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148 years since the birth of Karl Landsteiner - the discoverer of blood types and the forefathers of the field of immunology

In his biography on the Nobel Prize website it is stated that until the end of his life, Landsteiner continued to study the blood groups and the chemistry of antigens, antibodies and other immunological factors acting in the blood. In this way he contributed to the use of chemistry in the service of serology

Carl Landsteiner. From Wikipedia
Carl Landsteiner. From Wikipedia

Karl Landsteiner (1868-1943 Karl Landsteiner) Austrian biologist and doctor was born today 148 years ago in Vienna.

In 1930, he won the Nobel Prize for Medicine for developing a method for mapping blood types with the help of identifying clotting factors in the blood, thereby actually determining the blood types we know today. During his professional life he published groundbreaking articles in the fields of pathological anatomy, immunology and histology.

In 1937, Landsteiner discovered the RH factor, the protein component found in red blood cells, a substance that triggers an immune response that causes the formation of antibodies. Three years after his death, he received the Lasker Prize for this discovery, which some call the "American Nobel Prize".

"Carl Landsteiner was born in Vienna on June 14, 1868 (to Jewish parents, later converted to Christianity). His father, Leopold Landsteiner, Doctor of Laws, was a publisher and journalist who died when Carl was six years old. Carl was raised by his mother, Fanny Hess, whom he adored and whose death mask hung in his office until his death.

In 1891, Landsteiner began studying medicine at the University of Vienna. Already while he was a student, he engaged in biochemical research and in the same year 1891 he published an article on the effect of nutrition on blood composition. To gain more knowledge of chemistry he spent the next five years in the laboratories of Hentzlich in Zurich, Emil Fischer in Wurzburg and Anton Bamberger in Munich.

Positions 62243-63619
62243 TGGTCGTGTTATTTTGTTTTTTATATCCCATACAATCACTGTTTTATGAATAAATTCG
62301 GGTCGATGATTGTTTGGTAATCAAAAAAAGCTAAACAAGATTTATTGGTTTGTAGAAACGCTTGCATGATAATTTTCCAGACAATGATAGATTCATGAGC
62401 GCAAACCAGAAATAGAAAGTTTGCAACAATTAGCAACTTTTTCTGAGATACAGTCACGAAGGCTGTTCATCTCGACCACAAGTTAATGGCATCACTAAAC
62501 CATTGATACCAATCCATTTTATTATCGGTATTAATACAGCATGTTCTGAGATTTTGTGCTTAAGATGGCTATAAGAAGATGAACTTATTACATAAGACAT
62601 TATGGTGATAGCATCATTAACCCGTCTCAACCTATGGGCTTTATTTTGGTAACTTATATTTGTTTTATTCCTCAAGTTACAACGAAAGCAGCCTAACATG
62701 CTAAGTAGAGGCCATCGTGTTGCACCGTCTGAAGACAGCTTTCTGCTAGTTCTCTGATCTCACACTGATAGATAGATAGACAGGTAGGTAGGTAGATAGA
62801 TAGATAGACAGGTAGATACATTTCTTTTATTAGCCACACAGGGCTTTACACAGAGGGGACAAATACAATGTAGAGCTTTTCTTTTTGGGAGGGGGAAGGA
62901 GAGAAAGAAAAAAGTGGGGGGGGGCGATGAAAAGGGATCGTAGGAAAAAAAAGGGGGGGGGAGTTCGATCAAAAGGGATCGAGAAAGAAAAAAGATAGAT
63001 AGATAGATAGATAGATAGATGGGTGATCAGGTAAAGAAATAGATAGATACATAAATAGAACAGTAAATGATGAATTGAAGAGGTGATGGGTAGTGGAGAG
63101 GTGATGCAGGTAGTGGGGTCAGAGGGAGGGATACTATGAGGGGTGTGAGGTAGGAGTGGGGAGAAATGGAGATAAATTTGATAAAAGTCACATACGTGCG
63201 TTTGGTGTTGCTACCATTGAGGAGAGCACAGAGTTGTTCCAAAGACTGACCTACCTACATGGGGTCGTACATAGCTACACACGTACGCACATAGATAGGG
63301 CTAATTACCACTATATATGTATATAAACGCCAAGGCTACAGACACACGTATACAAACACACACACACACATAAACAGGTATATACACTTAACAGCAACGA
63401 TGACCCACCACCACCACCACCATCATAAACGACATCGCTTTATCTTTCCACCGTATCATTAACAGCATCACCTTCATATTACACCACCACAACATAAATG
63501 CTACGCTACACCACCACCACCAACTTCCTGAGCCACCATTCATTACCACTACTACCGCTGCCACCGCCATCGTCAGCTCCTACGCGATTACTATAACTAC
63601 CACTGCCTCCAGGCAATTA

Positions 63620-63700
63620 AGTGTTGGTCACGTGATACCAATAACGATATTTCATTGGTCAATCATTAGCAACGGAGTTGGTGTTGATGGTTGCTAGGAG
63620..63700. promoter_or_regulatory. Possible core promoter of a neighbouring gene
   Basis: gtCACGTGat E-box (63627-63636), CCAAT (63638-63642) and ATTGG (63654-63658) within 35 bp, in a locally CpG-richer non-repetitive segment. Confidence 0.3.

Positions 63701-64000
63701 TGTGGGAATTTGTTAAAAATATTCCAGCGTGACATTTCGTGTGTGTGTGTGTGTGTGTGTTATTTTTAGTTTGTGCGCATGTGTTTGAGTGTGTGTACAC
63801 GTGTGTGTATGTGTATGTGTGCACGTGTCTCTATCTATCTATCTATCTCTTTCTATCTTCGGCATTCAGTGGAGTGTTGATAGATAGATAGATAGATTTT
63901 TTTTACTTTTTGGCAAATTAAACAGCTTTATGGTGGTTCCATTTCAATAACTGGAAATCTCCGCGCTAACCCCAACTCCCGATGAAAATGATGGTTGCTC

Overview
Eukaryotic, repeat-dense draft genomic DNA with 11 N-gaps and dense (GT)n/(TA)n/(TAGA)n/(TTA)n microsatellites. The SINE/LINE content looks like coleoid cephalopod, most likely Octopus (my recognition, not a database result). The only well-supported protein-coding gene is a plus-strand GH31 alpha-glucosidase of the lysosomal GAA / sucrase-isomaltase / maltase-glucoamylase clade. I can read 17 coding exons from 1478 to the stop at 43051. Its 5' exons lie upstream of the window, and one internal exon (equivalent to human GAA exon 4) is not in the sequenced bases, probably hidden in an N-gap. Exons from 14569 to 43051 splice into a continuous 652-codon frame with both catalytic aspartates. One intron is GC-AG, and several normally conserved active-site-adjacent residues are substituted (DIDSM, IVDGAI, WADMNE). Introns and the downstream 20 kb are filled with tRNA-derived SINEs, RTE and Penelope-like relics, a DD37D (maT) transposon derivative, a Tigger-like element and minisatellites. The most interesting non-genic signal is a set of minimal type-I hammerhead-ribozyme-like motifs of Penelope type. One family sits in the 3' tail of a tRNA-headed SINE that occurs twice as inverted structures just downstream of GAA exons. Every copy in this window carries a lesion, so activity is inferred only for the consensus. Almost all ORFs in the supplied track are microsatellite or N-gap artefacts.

Upon his return to Vienna, Landsteiner resumed his medical studies at the Vienna General Hospital. In 1896 he was Max von Gruber's assistant at the Hygiene Institute in Vienna. Even in those days he was interested in the mechanisms of immunity and the nature of antibodies. From 1898 to 1908 he served as a research assistant in the Department of Pathology and Anatomy at the University of Vienna under the leadership of Prof. Anton Weichselbaum who discovered the bacterial cause of meningitis and in collaboration with Karl Frankl discovered the pneumococcus.

Because Landsteiner worked on the physiology of disease and not on anatomy, he was criticized by other researchers at this institute. In 1908, Weichselbaum secured his appointment as a forensic medicine researcher at the Wilhelminaspital in Vienna, where he remained until 1919. At the same time, he was appointed as a professor of pathological anatomy at the University of Vienna, but without salary.

By 1919, during twenty years of work on pathological anatomy, Landsteiner published in collaboration with colleagues many articles on his findings about the anatomy of diseases and immunology. He discovered new facts about the immunology of syphilis, added to our knowledge of the Wasserman reaction (which was used to test and diagnose syphilis) and discovered an immunological factor that he called the hapten - which today we know is a small molecule which together with a larger carrier such as a protein can cause for the production of antibodies that specifically bind to it. He also contributed to our knowledge about hemoglobinuria (haemoglobinuria, hemoglobin in the urine).